Le Central, the affordable French restaurant. On a cold December evening I entered the lobby of Le Central. It was packed. Large groups gathered, waiting to be seated. I was glad I had had the foresight to make a reservation. As I approached the maitre d’, I said “Wow, busy night.” He smiled and said, “This is nothing.” He told me my table would be ready in about five minutes. I asked if I could wait in the bar, and he motioned to his right. I was tempted to get a martini and check my coat at the same time but decided just to watch the crowd and wait for my dining companion, “M,” to arrive. True to his word, the maitre d’ seated us within five minutes. He took us through one of the dining areas into the porch area with bare wooden floors and the rustic appeal of a restaurant in the French countryside. Assorted sizes of cork and tile tables placed in an intimate setting gave the space a feeling of a Parisian sidewalk café or bistro. Our waiter, Jason, was very helpful, very nice, very honest and very knowledgable about wine. He recommended a 2002 Graves, Chateau Ducasse Bordeaux. It was a blend of Semillon, Sauvignon Blanc and Muscadelle grapes. It was a perfect choice. “M” preferred a drier white, and Jason recommended the 2004 Touraine Sauvignon Blanc, which is a very dry 100 percent Sauvignon Blanc with a well-developed bouquet. Both complemented the cuisine beautifully.
As an appetizer I ordered a cup of the French onion soup, and “M” ordered Petit Chevre Fondue a la Provencale (goat cheese flavored with olive oil and topped with sweet balsamic onion marmalade and bread crumbs.) The soup was excellent. The goat cheese was good, but it would have been better if shared by four, not two. For our next course, we ordered Escargots en Brioche (six escargots baked briefly on a slice of brioche covered with garlic butter flavored with Pernod.) The escargots had a meaty mushroom texture, and the Pernod gave them an exquisite, delicate flavor. If you like escargot, I recommend these. They were quite good. Next course was Clams Casino (baked clams on the half shell topped with seasoned bread crumbs, bacon, butter and shallots over mixed greens). The clams were very small and there were no mixed greens. In addition to the regular menu offerings, each evening the chef creates a prix fixe menu. This evening the menu featured black winter truffles from China in a prix fixe offering of $29.50 per person. This inspired us to order Le Plat Vegetarien, which consisted of creamy truffle risotto tossed with asparagus spears. It was excellent.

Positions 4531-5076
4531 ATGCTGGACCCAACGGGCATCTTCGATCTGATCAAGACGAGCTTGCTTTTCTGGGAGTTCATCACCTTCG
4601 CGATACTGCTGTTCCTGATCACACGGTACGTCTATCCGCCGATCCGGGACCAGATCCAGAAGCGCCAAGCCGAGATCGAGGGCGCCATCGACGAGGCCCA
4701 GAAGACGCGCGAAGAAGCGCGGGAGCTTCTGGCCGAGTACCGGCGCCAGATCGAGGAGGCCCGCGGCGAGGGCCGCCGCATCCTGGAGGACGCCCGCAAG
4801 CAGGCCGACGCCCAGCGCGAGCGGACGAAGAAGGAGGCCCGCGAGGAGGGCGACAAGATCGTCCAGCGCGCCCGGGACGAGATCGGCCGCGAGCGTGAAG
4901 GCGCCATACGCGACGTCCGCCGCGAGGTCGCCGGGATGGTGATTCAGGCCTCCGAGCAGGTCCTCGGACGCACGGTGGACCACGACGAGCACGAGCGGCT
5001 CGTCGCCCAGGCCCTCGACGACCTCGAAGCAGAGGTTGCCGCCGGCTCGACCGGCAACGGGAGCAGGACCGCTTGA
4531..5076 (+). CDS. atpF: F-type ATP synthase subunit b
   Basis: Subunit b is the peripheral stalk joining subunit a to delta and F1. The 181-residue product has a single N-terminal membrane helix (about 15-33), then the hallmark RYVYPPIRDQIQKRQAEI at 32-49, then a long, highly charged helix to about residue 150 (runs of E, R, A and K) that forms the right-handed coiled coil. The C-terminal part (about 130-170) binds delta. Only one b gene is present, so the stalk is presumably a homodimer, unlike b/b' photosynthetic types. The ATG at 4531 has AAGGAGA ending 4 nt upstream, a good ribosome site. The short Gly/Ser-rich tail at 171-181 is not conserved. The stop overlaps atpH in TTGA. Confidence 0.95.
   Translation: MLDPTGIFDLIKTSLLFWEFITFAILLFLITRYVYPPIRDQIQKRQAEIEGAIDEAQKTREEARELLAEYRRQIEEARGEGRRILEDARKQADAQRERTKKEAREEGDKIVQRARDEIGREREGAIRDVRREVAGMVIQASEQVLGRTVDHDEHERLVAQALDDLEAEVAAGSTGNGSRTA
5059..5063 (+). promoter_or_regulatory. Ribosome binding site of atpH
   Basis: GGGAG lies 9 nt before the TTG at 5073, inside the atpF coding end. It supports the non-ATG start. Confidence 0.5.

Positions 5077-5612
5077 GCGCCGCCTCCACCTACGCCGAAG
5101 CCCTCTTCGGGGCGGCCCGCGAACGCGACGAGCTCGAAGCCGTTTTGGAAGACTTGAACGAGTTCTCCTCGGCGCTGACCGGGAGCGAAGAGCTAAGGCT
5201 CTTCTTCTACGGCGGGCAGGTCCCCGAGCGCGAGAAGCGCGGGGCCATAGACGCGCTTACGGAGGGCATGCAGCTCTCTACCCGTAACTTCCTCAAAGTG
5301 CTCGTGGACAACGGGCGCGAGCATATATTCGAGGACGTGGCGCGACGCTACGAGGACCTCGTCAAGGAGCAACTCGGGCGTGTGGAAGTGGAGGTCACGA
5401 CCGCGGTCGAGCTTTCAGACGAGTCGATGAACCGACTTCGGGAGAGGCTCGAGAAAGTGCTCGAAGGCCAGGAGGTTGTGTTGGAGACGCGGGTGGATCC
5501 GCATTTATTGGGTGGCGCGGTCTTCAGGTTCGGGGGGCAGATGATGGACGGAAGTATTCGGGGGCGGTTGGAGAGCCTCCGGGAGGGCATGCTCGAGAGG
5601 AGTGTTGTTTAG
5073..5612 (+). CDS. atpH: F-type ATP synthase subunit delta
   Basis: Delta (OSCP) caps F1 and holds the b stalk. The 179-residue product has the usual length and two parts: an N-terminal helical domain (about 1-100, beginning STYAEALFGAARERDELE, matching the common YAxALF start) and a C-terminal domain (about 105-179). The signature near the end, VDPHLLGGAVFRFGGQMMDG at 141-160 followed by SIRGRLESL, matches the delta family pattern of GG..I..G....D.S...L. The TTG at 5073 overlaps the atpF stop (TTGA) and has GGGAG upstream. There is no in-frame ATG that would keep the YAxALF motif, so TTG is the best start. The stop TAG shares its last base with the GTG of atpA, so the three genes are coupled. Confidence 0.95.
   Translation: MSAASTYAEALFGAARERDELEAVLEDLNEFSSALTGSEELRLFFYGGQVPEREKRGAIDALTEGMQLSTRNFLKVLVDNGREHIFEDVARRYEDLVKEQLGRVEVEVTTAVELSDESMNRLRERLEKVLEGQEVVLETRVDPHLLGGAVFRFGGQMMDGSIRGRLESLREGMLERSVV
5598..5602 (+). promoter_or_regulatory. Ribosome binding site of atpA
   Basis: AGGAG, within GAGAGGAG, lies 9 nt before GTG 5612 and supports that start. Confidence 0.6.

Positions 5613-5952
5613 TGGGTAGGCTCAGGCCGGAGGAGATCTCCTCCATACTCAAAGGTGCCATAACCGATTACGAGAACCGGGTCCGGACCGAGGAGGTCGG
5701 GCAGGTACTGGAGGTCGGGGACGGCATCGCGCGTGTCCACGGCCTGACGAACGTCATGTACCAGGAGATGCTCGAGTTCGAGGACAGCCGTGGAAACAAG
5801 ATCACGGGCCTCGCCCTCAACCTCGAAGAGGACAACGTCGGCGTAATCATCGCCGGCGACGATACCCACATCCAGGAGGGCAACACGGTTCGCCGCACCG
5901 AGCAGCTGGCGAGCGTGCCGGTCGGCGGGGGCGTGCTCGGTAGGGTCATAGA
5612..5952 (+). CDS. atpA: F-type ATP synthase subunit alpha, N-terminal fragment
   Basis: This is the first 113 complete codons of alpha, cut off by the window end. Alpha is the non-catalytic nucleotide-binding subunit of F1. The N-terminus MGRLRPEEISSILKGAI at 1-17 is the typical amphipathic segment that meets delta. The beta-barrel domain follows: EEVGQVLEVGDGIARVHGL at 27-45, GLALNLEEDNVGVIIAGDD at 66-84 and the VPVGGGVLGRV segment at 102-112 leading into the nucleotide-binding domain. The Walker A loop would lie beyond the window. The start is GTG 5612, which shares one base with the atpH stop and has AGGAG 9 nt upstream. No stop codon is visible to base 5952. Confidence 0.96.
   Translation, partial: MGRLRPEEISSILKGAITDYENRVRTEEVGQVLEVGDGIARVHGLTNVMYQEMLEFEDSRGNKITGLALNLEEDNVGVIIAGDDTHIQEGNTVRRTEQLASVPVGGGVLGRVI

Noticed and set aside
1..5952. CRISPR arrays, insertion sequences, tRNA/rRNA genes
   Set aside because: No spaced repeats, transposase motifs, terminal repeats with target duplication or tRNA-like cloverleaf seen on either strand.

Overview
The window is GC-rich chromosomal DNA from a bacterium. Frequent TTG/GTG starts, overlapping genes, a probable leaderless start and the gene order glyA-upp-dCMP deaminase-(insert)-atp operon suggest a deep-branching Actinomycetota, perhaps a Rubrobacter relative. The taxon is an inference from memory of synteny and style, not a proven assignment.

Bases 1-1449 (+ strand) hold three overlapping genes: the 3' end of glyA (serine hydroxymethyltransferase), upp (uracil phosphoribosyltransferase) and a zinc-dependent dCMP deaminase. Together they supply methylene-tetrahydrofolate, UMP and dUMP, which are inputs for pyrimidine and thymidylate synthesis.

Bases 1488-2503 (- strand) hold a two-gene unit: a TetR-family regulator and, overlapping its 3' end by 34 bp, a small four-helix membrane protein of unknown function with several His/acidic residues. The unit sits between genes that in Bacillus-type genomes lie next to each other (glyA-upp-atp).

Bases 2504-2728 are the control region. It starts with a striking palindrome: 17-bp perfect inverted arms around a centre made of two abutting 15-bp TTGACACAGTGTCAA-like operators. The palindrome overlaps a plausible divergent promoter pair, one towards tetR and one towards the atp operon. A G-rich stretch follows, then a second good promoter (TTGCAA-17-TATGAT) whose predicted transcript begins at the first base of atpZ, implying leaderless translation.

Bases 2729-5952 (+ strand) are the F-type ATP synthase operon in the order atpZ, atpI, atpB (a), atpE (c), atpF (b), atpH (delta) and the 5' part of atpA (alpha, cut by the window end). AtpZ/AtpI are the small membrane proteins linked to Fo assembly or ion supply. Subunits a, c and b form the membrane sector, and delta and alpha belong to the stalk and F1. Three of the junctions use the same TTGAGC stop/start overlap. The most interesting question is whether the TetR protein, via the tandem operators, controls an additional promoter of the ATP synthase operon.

Jason told us that Le Central had recently acquired a talented new pastry chef. For dessert I ordered my favorite Crème Brûlée. “M” ordered the Profiterole, and it was heavenly. I thought it would be served as separate small pastries, but it appeared as one large light pastry with ice cream, smothered in a divine chocolate sauce and shaved almonds. Perfect with my decaf latte served in a widemouthed cup with lots of foam. YUM! The ambience at Le Central is comfortable and unpretentious. The staff throughout the restaurant is friendly, and the service is incredible. This is the perfect place to come and unwind and sample new wines or sip some of your favorites. The food offers an excellent way to sample French cuisine, and the prices are truly affordable. Our bill came to $67.29 before tip. Make plans to visit Le Central soon. Bon appetite!
by KARYN RUTH WHITE
Photography KIMBERLY DAWN